Via The New Dawn: Ebola suspect on Crown Hill. The man's treatment by local residents is disturbing.
An unidentified elderly man suddenly collapsed Tuesday in front of the (YMCA) on Crown Hill, in Monrovia under suspicion of being a victim of the deadly Ebola Virus Disease that has plagued Liberia with the death toll at nearly 300.
The victim, believed to be in his mid 60s, was lying helpless and unconscious, breathing very little.
The Monrovia City Police along with an Ebola crew from the James Davies Memorial Hospital in Nee-Zoe community later arrived on the scene with an ambulance.
According to residents of the Crown Hill community, the unidentified old man had been in the community for about two days. Some residents told this paper that he vomited on the dump site and was very frail.
They expressed fear that he might have contracted the Ebola virus, so he was deserted with no attempt made to take him to the hospital, awaiting response from the authorities.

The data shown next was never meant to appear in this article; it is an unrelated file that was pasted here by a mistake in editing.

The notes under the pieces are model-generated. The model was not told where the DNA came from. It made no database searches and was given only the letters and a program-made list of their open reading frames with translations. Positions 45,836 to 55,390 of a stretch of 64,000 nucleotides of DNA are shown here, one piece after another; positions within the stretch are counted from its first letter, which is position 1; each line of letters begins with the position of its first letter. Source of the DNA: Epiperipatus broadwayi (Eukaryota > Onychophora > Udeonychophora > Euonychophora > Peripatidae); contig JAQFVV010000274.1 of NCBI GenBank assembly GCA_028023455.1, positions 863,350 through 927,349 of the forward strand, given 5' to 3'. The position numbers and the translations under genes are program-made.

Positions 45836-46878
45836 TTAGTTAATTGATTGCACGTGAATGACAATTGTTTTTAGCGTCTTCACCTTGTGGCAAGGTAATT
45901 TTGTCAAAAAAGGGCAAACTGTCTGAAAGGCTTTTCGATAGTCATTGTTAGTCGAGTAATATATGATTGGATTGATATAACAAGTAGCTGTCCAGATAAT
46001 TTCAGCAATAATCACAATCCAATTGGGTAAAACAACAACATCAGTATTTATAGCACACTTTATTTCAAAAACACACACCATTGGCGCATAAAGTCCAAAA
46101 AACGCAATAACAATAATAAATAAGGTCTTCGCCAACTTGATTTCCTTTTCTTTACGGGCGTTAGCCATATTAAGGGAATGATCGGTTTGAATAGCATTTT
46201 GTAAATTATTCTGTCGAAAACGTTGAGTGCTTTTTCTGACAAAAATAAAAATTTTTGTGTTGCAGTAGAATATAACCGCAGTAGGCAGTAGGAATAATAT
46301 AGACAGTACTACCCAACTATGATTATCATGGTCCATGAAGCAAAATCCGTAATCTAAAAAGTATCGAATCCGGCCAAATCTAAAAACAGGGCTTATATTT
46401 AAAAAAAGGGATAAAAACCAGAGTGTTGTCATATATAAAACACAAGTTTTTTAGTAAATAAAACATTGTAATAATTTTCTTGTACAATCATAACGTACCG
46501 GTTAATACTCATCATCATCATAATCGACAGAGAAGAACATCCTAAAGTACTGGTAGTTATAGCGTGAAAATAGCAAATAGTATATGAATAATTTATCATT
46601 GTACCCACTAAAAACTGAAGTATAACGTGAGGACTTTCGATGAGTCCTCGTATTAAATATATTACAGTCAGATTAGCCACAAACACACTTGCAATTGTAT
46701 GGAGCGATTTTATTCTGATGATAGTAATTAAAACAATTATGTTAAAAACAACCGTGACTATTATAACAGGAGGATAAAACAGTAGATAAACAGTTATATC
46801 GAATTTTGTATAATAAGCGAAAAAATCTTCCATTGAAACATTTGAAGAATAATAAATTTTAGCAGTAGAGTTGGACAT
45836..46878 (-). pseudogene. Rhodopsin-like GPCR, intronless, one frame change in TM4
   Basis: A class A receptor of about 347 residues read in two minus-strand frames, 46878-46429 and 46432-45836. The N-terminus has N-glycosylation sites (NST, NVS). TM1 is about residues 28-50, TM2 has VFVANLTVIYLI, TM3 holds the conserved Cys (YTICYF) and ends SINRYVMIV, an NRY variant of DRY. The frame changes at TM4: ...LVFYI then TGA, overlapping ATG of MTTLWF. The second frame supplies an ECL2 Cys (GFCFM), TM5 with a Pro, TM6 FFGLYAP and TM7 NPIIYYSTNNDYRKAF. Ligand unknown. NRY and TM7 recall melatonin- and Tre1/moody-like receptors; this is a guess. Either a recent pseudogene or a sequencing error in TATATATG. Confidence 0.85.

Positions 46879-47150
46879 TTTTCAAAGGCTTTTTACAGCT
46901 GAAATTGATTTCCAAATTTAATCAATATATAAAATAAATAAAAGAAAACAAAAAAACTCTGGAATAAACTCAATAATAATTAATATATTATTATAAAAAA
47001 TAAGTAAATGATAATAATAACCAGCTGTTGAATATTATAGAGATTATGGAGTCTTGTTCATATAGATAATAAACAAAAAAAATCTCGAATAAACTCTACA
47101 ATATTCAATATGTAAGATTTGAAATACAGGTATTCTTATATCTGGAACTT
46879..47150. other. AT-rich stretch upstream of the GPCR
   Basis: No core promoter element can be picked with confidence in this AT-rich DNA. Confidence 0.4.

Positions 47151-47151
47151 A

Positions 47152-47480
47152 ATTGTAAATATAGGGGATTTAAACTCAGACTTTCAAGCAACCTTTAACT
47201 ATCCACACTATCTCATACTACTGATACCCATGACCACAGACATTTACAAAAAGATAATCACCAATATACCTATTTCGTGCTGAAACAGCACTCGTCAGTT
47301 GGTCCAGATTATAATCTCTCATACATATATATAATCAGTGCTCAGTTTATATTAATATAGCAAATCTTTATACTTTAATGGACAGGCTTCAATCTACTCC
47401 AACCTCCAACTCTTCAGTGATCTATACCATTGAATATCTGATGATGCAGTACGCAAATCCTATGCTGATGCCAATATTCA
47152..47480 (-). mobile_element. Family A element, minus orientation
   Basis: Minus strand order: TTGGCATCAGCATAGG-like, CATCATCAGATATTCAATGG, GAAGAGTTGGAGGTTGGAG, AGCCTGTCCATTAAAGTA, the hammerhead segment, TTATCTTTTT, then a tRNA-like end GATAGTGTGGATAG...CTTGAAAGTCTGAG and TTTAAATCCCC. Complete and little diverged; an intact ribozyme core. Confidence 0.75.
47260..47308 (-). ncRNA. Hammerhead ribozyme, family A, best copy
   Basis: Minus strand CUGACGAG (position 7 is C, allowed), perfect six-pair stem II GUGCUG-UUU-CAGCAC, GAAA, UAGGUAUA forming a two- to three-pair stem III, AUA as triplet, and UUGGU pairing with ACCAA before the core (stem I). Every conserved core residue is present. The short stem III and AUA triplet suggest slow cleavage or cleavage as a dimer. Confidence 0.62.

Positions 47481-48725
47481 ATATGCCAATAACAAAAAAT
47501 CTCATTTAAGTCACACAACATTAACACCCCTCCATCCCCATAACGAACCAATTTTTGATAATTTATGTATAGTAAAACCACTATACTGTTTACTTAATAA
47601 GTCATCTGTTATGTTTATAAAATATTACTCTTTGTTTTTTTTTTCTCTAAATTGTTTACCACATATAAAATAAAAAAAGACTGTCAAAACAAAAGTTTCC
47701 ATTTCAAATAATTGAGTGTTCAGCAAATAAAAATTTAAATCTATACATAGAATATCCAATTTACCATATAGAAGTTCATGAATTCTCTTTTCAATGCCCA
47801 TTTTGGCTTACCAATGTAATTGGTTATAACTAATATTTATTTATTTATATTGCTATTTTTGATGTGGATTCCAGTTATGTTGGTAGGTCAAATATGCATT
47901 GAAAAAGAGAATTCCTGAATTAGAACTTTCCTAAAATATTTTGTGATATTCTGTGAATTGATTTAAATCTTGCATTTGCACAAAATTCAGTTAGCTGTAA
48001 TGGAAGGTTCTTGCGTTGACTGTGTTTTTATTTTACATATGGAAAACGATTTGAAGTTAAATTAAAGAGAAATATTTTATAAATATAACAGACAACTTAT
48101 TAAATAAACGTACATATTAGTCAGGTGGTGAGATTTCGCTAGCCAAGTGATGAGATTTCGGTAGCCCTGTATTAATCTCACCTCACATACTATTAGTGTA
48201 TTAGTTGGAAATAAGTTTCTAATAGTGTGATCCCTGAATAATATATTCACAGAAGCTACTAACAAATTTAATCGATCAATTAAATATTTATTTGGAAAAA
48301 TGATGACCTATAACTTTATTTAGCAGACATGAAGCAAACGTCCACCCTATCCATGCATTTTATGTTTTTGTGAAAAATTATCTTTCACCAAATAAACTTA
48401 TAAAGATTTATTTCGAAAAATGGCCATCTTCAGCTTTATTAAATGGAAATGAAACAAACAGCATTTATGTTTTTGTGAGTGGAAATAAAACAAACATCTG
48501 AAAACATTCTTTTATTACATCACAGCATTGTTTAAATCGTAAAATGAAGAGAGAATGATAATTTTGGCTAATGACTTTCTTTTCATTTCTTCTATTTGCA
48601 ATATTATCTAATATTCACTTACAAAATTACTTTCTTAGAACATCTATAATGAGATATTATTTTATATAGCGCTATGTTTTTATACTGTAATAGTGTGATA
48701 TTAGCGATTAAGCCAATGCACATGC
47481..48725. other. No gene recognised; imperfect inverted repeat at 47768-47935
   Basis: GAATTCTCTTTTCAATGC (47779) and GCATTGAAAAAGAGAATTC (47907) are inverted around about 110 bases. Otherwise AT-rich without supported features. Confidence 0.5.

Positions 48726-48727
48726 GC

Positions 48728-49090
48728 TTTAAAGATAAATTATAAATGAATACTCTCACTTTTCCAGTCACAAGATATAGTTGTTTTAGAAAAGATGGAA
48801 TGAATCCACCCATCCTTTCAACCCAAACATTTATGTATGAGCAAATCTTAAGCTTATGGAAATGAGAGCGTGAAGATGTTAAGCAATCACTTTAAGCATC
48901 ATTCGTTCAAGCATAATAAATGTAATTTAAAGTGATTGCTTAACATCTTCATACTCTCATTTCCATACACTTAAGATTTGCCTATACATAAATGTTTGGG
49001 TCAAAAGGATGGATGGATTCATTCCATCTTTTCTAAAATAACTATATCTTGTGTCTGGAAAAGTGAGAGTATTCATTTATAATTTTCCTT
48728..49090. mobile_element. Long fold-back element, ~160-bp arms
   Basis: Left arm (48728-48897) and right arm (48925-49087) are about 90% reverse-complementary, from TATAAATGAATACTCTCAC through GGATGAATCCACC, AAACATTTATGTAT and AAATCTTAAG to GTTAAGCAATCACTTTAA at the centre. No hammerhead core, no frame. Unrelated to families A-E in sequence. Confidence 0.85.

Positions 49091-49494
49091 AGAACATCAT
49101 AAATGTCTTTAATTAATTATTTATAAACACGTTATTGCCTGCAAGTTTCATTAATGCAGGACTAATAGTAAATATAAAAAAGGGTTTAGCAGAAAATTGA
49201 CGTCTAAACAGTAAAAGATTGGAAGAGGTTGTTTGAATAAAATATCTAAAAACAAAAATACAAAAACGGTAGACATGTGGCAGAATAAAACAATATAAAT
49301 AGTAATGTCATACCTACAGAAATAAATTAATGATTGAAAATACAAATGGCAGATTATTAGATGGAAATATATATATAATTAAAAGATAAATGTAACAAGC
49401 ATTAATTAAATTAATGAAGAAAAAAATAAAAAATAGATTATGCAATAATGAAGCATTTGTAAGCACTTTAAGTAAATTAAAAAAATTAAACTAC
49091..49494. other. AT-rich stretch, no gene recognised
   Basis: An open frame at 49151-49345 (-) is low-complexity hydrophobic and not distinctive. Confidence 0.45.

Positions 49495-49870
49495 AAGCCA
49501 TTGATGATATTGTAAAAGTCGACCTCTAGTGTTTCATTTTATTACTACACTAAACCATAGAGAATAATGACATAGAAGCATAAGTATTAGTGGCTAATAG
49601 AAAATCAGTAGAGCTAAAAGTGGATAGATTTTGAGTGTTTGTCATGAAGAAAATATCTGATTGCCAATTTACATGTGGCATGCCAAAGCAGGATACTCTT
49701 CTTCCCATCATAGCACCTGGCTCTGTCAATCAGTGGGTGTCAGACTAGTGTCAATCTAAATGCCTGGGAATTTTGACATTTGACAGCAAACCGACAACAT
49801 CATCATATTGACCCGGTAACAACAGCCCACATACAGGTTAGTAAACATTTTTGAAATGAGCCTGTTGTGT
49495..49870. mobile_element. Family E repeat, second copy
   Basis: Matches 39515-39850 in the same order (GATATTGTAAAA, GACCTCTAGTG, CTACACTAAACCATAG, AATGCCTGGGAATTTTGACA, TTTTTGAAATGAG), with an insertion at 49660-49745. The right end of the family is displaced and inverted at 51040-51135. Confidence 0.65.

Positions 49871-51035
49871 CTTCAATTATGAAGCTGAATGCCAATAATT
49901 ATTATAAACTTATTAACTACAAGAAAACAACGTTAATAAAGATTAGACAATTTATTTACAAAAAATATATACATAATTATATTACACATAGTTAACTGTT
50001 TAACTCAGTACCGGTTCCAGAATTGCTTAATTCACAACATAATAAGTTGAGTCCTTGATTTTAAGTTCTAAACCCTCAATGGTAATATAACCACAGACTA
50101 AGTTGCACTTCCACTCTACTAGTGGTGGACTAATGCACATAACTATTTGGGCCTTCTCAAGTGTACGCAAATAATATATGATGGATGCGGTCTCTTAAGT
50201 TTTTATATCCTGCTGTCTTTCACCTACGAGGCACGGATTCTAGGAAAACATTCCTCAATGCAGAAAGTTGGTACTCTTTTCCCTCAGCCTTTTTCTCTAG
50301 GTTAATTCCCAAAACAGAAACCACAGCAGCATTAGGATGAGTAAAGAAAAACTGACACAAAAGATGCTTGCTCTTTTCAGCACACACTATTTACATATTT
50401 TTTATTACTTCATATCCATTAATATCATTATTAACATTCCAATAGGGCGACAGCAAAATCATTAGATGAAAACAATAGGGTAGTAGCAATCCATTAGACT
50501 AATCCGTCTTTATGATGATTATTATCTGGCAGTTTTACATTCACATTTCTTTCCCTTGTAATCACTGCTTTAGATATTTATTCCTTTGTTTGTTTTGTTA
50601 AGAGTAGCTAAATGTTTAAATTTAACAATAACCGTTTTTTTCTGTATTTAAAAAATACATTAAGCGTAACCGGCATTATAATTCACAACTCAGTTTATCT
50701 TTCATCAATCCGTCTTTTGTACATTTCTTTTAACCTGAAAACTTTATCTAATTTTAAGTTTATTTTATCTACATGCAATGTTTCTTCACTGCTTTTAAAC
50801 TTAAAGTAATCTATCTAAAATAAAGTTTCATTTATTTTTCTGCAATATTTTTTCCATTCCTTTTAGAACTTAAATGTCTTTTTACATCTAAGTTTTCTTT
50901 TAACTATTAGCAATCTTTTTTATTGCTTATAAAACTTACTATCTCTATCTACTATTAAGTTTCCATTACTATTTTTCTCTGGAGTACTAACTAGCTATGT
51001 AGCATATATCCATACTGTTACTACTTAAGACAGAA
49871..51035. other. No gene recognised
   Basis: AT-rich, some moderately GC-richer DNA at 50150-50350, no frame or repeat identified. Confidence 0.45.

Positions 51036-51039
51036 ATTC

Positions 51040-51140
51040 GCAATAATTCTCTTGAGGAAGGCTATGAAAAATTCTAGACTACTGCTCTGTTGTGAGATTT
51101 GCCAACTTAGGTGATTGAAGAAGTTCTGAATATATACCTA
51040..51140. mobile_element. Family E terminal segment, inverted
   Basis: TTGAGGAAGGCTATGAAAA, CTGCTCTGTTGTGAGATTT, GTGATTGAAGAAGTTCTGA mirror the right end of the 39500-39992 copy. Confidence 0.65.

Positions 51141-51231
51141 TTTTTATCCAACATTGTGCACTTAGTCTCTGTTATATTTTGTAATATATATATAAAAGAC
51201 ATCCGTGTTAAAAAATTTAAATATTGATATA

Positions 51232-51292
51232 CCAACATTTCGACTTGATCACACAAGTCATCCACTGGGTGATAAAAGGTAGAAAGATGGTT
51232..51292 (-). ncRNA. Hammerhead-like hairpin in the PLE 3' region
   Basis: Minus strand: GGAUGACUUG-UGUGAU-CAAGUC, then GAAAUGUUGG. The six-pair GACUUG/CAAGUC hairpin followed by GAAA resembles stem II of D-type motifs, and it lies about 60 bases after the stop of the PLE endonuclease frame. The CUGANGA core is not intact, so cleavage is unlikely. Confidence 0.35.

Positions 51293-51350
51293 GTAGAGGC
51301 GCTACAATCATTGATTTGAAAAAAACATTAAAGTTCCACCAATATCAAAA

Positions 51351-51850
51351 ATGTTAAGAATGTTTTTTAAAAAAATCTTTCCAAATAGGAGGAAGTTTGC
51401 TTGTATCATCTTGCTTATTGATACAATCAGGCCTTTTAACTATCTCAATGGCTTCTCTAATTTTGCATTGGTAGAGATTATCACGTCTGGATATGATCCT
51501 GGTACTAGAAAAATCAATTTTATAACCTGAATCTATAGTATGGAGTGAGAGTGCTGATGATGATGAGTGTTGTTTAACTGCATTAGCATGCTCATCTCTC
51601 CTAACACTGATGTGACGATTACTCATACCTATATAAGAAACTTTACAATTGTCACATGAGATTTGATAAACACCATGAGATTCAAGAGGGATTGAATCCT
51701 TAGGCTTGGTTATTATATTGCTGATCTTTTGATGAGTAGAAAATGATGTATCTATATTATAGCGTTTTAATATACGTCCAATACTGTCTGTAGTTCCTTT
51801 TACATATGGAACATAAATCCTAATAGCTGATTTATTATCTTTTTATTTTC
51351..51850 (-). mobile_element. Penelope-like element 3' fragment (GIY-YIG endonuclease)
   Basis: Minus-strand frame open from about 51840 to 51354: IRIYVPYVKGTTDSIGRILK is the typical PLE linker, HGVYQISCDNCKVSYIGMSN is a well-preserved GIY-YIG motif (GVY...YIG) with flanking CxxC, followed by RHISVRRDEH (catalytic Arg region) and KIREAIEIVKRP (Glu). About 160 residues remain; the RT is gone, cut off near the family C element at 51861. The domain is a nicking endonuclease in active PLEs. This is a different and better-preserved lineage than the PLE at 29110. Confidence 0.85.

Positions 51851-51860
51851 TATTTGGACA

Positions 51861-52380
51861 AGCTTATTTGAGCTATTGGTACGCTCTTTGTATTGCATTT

However, youths in the community decided to place his badly emaciated body in the street, obstructing the free flow of traffic as a strategy to attract attention of family members and the government.
But despite being put on public display, no relative came by to identify him up to the arrival of a mobile Ebola team with the ambulance. City Police, responsible for dead or living abandoned bodies in the streets, diverted traffic from Broad Street to Carey and Macdonald streets in the city center.
Ambulance from the James Davies Memorial Hospital in Nee-zoe community in Paynesville subsequently arrived with two men, who took almost an hour to dress in protective garments (Ebola suits) before handling the victim.
They sprayed his legs and hands in a bid to disinfect contact areas on his body, which enabled them to put him on board the ambulance and subsequently disinfected the entire area before taking off.
The authorities here had instructed the public and community residents to immediately report suspected cases or victims of the Ebola virus, including dead bodies to health officials for prompt action to avoid further spread of the disease.